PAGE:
The Betrayal - Nerakhoon (2008)
Average Rating: 7.6/10
Reviews Counted: 30
Fresh: 28 | Rotten: 2
No consensus yet.
Average Rating: 7.8/10
Critic Reviews: 15
Fresh: 15 | Rotten: 0
No consensus yet.
Average Rating: 3.7/5
User Ratings: 345
In this documentary, filmmaker Thavisouk Phrasavath details the painful story of how he and his family faced hardship and poverty as Laotian refugees during the Vietnam War. Combining interviews and archival footage, Phrasavath explores not only the experience of betrayal that his family endured when they were forced to flee their homeland, but the larger scheme of geopolitics that put the events into play. ~ Cammila Collar, Rovi
Nov 21, 2008 Limited
Sep 1, 2009
The Cinema Guild
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Self-consciously poetic and shot within a luscious inch of its life, the film's also an engrossing heartbreaker: a family saga that spans continents, political administrations, and decades of travail to arrive at a harder, wiser place.
The Betrayal (Nerakhoon) is a remarkable achievement, haunting the viewer long after it ends.
The touching music (which includes quasi-choral chants) completes a film that, despite its tough subject matter, is life-affirming in the best possible way.
[Betrayal's] saga, told with soul-stirring specificity, is also in a sense the history of 20th century bloodshed and dislocation, hauntingly anticipated in 5,000-year-old Lao prophecies.
The filmmakers have created a shimmering, absorbing experience that's both specific and general, both concrete and abstract.
The Betrayal is a potent mix of archival footage, talking heads and visually arresting montages.
The film's searing emotionalism is enhanced by lovely camerawork and a magnificent violin score.
The Betrayal puts a human face and name on the term collateral damage and expands its definition in the process.
...meditative images from renowned cinematographer Kuras skillfully mixed with archival footage, stills and talking heads by editor Thavi into a story with so many shocks and ironies that it resonates in waves after the telling.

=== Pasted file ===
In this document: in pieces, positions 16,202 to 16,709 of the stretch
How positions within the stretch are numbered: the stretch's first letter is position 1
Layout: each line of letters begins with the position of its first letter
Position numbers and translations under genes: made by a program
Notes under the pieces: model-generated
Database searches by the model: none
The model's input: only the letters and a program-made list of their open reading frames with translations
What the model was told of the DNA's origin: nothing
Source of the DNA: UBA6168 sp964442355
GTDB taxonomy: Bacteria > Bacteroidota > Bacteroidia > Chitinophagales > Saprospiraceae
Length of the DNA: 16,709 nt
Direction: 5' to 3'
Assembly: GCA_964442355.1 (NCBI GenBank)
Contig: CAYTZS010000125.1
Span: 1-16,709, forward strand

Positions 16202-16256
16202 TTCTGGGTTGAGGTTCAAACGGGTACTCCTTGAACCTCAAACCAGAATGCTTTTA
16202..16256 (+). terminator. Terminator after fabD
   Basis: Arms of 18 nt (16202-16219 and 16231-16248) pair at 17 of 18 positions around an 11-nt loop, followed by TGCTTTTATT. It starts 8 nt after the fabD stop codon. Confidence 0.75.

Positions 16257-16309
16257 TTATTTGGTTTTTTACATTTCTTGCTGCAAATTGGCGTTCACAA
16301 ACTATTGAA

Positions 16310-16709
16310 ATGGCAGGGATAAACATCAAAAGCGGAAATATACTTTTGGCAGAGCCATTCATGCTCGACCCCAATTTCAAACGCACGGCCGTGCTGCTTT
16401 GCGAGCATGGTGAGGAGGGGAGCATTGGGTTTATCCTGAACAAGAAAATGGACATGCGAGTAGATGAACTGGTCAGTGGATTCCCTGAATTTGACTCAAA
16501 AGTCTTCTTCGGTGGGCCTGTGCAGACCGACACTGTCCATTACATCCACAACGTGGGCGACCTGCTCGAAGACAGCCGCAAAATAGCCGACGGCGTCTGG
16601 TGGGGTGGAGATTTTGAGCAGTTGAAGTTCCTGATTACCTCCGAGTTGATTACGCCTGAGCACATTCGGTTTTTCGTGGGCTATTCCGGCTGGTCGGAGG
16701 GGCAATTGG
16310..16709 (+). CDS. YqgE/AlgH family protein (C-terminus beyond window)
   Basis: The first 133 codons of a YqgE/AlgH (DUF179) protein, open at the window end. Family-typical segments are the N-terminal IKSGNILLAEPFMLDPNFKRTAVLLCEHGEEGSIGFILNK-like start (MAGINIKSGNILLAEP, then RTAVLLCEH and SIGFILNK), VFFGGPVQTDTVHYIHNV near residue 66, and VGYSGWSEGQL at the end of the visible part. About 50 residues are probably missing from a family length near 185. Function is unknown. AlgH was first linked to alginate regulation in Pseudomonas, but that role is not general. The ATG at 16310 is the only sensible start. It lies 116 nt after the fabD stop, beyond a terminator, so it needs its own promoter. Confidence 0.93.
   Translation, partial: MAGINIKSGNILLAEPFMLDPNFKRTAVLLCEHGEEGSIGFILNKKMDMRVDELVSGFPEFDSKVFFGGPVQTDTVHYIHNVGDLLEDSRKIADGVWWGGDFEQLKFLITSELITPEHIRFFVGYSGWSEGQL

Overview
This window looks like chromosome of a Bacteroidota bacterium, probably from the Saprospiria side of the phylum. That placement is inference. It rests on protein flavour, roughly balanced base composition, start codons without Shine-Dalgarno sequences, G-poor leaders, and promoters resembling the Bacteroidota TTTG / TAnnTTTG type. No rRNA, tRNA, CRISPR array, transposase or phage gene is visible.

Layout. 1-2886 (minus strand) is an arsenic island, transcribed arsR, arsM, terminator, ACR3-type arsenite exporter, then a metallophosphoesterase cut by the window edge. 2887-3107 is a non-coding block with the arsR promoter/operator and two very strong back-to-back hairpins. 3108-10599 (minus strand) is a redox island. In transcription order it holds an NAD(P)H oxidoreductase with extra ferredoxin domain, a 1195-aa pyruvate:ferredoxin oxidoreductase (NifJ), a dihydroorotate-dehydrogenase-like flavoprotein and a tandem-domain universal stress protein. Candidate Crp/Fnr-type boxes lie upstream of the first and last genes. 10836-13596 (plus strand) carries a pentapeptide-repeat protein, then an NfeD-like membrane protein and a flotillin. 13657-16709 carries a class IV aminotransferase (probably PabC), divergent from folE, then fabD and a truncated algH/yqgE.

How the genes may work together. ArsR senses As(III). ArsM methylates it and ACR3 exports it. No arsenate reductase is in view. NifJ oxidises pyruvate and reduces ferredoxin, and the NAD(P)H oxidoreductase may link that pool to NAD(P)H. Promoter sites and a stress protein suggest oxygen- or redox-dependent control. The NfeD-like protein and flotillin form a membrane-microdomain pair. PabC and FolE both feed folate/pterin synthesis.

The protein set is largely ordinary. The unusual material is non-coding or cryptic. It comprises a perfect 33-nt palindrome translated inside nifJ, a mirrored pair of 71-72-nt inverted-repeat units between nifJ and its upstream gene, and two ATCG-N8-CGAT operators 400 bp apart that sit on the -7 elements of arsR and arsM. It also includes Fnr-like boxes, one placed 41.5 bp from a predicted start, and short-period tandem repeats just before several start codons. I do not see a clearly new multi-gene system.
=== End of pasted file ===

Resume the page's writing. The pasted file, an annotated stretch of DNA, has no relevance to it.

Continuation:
Succeeds on every level. Kuras cares not only about the story itself, which is monumental, but about the form it takes, which is a thing of beauty.
A doc that wears its viewpoint on its sleeve -- but a viewpoint worth watching
Although slow in its delivery, "Betrayal" delivers a stinging criticism of life in America. When foreigners come here for freedom, they may get more freedom than they wanted.
"Somewhere within the countless hours of footage shot for the project is a truly stunning movie that sheds light on America's imperialism. Sadly, it's not there on the screen."
The filmmakers, plying the easier path of sentimentality, never explore the psychological complexity of the disenfranchisement suffered by the Phrasavaths. Instead, they emphasize the everyday humiliations of poverty%u2014the better to place blame.
Epic story of one man and his war-torn family, across continents, decades, and cultures, with the director remarkably along through 24 tumultuous years.
A compelling documentary about a son and his mother struggling to keep their souls alive after surviving war in Laos and poverty in America.
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